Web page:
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Fighting Pollution — Inside Your House

The right vacuum and a well-maintained HVAC system can help make breathing easier

Think your home is less polluted than a city street? Think again.

According to the Environmental Protection Agency, Americans spend on average about 90 percent or more of their time indoors, where pollutant levels may be two to five times — and occasionally more than 100 times — as high as the levels outdoors.

If that grosses you out, you’re not alone. In June, acting Surgeon General Steven K. Galson issued “The Surgeon General’s Call to Action to Promote Healthy Homes,” a document whose aim is to start a dialogue about how our homes affect our well-being.

Expect Glenn Fellman to participate in that discussion. As the executive director of the Rockville-based Indoor Air Quality Association and Indoor Environmental Standards Organization, Fellman has 20 years of experience addressing environmental concerns in homes. He knows all about the allergens, pollutants and other things that can make your nose itch, eyes water and head hurt. He also knows how to keep them out of your house.

We asked Fellman for tips on breathing easier at home, and we found products to help you enjoy the great indoors even more.

PRACTICE GOOD HOUSEKEEPING

That means washing sheets and towels once a week, dusting with a damp cloth or other material that collects — not disperses — debris and using sanitizers to kill germs in kitchens and bathrooms, Fellman says. And, ideally, you should pull out the (high-efficiency, please) vacuum twice a week.

That chore has become more stylish, thanks to the new Electrolux Versatility vacuum ($300), which boasts an anti-odor HEPA (high-efficiency particulate air) filtration system and comes in shades such as amethyst and lime green. Find it at retailers such as Wal-Mart, Best Buy and Lowe’s.

CLEAR THE AIR

The filters in your HVAC system are designed to keep the system clean, not to clean the air in your home, says Fellman. If you think your home requires air cleaning, he recommends investing in an air cleaner. But do your homework before you buy. “Air cleaners that produce ozone, even as a byproduct, should be avoided,” he says. Look for an air cleaner that incorporates a HEPA filter to remove fine particulates from the air, he says. And make sure it is the right size for the room it’s in.

IQAir’s HealthPro® Plus room air purifier ($939) has received top reviews from publications such as Wired magazine and Consumers Digest for its ability to eliminate pollen, odor-causing volatile organic compounds (VOCs) and more from the air. As a preferred dealer, Brothers Sew & Vac in Bethesda always has the product in stock and offers free demonstrations.

DRY OFF
“Moisture has been shown to be a major contributor to asthma and allergies, mostly because of the mold growth it promotes,” Fellman says. Leaks should be repaired immediately, and in cases of flooding, moisture should be removed through dehumidification or professional drying services, he adds.

Haier’s line of free-standing dehumidifiers ($159 to $219) includes models that are Energy Star-qualified and that help reduce dust mites and moisture. You can pick up one at Target.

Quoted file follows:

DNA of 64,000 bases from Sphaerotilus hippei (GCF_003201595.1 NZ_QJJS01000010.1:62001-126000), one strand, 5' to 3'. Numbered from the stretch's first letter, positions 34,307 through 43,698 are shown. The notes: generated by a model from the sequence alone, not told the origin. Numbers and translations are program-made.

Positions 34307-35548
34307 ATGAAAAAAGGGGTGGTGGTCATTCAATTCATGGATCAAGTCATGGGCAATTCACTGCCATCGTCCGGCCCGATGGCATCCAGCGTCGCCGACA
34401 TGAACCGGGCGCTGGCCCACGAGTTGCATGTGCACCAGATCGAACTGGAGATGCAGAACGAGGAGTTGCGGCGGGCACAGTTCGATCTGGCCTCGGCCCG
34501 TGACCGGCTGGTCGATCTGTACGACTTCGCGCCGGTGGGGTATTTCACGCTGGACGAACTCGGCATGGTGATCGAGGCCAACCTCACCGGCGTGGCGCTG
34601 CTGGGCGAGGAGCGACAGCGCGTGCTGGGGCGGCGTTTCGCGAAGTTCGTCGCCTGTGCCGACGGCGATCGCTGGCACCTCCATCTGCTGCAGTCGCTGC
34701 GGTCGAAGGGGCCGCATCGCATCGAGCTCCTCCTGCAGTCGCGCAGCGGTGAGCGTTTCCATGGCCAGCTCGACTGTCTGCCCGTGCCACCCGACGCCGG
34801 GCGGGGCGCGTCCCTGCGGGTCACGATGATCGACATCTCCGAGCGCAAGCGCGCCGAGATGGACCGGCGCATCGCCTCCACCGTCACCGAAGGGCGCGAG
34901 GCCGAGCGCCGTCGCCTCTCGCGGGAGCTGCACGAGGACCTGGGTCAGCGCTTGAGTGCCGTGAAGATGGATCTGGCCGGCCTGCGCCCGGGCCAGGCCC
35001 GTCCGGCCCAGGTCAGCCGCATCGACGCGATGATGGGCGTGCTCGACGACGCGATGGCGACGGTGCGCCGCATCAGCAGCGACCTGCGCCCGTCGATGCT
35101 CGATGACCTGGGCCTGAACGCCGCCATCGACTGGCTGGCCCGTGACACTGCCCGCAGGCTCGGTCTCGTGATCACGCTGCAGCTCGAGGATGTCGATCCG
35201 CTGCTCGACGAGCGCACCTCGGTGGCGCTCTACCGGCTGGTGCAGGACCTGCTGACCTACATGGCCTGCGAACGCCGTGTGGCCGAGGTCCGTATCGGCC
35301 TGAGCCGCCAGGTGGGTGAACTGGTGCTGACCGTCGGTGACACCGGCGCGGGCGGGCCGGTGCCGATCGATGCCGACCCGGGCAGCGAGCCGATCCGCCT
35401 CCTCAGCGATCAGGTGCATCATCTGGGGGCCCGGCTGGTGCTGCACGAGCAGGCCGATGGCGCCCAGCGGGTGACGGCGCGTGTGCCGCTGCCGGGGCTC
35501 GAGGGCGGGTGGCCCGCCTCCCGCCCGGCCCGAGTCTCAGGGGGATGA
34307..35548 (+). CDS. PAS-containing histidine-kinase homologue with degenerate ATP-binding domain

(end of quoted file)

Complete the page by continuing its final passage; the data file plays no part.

GIVE YOUR HVAC SYSTEM SOME TLC

“The heating, ventilating and air-conditioning [HVAC] systems are like the heart and circulatory systems of your home,” Fellman says. “When they become clogged with dust or mold, they not only cease to function effectively, but they may also distribute pollutants indoors.”

EMBRACE PRODUCT PLACEMENT

Watch where you store your cleaning products, even ones labeled “green.” The best place to keep them is a well-ventilated area as far from living spaces as possible. “If you’re limited on space and they have to go under the sink or a counter, that’s fine,” says Fellman. “But don’t put them in the air-conditioning closet. All the air you breathe goes through that closet.”

GO AU NATUREL

When dealing with odors, first try removing the source, Fellman says. If that is not possible, buy products to mask them, such as aerosol sprays, scented candles and plug-ins. “But all of those products add chemicals, particulate and odors to the air, and could make someone with asthma or allergies even sicker,” Fellman says. “Candles send a lot of soot into the air, so I virtually never recommend them.”

He suggests using potpourri or fresh flowers such as stargazer lilies. Make sure the new flora doesn’t trigger a sneeze-fest, though. “If a person has allergies, flowers might not help much,” Fellman says. Pick up a bouquet at a farmers market or neighborhood flower stall.

KEEP AN EYE ON NEIGHBORS

“For those living in multi-unit buildings like condos and townhouses, your neighbors’ activities can have a big impact on your environment,” Fellman says. A damp, moldy basement adjacent to your home, for example, could lead to odors or moisture intruding into your property.

And be on the lookout for crawling critters. “If your neighbors have cockroaches, bed bugs or ants, chances are you will, too,” he says. “The best solution is an integrated pest-management plan that is maintained by property management or your homeowners group.”

In addition to getting your system serviced regularly, Fellman recommends changing HVAC filters monthly and using high-efficiency filters, “not the cheap, disposable kind sometimes found at supermarkets or dollar stores.” The Filtrete Advanced Allergen Reduction Filter ($21) from 3M claims to capture 90 percent of large airborne particles (pet dander, mold spores, dust mites) and microscopic particles such as smoke, smog and those that can carry viruses. Stock up at Home Depot or Ace Hardware.

By Beth Luberecki
Special to Express
Thursday, November 26, 2009

Source: http://www.washingtonpost.com/wp-dyn/content/article/2009/11/23/AR200911...

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